A recent study from the U.S. Chamber Institute for Legal Reform (ILR) answers this question with a resounding NO. The ILR study joins mounting academic criticism of the claim by plaintiffs’ attorneys that securities fraud class action lawsuits benefit shareholders by winning billions of dollars in settlements.
First, the ILR study “conservatively” estimates that during an eighteen-year time span, the filing of securities fraud class action lawsuits caused shareholder value to drop by more than $701 billion compared to only $109 billion in aggregate settlement recovery. Put another way, shareholders lost more than six times the settlement amount actually received from the filing of a securities fraud class action.
This $701 billion in lost shareholder value purports to capture the wealth loss experienced by shareholders from the stock price drop after the filing of the lawsuit. Because this $701-billion loss does not account for any stock price drop attributed to the anticipation of a filing of a lawsuit, the study believes the number is a conservative estimate of the wealth loss experienced by shareholders. Further, the $109 billion in expected settlement recovery does not account for the plaintiffs’ attorneys’ fees paid from these funds, which the study estimates will average 18%.
Second, the study also found that when settlements are paid in securities fraud class action lawsuits, the proceeds are not properly allocated to the shareholders who would be legally entitled to damages if the case were fully litigated. The study determined that the largest beneficiaries of class settlements had traded the stock hundreds of times during the class period. The study reviewed the plans of allocation for the 50 largest settlements in its sample and found that all 50 plans failed to net the respective plaintiff’s gains from selling at allegedly inflated prices against the plaintiff’s losses. Put another way, all 50 plans of allocation failed to properly calculate the net harm suffered by each plaintiff and provided many plaintiffs with a disproportionate gain. Further, this frequent trading of the stock indicates that these shareholders were not relying on the integrity of the market price, which is the central underpinning of the fraud-on-the-market theory used to prove reliance in securities fraud class actions, and should not be legally entitled to any damages if the case were fully litigated.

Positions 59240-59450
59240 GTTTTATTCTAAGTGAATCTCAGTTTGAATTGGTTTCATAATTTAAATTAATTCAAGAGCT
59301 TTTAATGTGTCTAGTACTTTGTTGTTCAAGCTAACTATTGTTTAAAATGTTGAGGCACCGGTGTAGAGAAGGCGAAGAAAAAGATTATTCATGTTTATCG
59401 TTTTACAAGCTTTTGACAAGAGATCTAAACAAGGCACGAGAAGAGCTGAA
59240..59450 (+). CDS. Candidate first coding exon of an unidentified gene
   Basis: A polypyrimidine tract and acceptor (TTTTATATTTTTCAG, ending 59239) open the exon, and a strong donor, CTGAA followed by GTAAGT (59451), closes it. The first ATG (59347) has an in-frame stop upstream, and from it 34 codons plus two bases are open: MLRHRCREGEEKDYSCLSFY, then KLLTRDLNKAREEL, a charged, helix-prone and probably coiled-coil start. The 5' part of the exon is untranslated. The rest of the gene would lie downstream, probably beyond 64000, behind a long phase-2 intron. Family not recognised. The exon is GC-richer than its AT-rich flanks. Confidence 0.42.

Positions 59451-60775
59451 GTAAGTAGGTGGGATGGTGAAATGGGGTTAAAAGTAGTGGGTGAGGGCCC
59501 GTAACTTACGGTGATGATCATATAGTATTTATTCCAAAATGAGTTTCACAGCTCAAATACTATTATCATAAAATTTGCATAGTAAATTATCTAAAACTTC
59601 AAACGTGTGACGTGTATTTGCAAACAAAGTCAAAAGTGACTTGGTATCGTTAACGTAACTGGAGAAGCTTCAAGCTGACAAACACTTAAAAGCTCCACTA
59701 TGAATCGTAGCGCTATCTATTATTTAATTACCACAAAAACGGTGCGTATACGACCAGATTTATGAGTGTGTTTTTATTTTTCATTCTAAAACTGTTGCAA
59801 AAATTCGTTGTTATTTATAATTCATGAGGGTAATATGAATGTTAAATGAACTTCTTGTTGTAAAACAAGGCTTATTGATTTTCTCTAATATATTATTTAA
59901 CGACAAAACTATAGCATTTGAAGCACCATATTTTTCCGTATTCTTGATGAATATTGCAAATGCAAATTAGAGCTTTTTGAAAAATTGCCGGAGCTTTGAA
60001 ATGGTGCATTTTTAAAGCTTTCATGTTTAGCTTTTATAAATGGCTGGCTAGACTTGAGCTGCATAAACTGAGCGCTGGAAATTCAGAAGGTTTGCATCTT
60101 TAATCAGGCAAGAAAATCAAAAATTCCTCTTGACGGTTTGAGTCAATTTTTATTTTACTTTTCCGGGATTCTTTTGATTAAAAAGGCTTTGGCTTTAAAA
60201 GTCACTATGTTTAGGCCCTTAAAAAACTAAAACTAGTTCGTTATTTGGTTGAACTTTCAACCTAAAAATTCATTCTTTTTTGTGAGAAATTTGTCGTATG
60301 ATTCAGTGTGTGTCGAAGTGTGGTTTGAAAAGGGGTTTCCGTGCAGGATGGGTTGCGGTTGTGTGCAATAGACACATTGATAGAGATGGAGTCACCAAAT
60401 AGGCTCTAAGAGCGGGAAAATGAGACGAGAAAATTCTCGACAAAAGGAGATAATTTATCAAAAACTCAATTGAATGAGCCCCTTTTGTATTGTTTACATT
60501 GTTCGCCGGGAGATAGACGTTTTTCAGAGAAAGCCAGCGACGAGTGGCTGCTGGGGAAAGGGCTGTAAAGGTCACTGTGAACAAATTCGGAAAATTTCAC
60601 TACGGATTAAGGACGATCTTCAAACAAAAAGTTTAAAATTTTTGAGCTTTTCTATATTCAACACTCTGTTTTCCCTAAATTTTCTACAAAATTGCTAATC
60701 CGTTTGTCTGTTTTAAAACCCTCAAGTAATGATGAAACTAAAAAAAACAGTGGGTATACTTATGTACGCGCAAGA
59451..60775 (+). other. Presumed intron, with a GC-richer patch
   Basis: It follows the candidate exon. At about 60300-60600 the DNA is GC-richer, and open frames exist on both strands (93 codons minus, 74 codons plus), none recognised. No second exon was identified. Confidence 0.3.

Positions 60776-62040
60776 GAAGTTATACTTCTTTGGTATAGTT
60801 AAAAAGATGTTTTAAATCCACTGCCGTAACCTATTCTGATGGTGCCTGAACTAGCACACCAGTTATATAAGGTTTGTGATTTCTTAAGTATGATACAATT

The overall conclusion of the ILR study was that “private securities class actions significantly harm investors and the economy, and they do not provide an efficient mechanism to compensate victims of alleged wrongdoing.”
Of course, the entire structure of securities fraud class actions could change when the United State Supreme Court issues its opinion in Halliburton Co. v. Erica P. John Fund, Inc., the subject of a recent post in this blog. Stay tuned.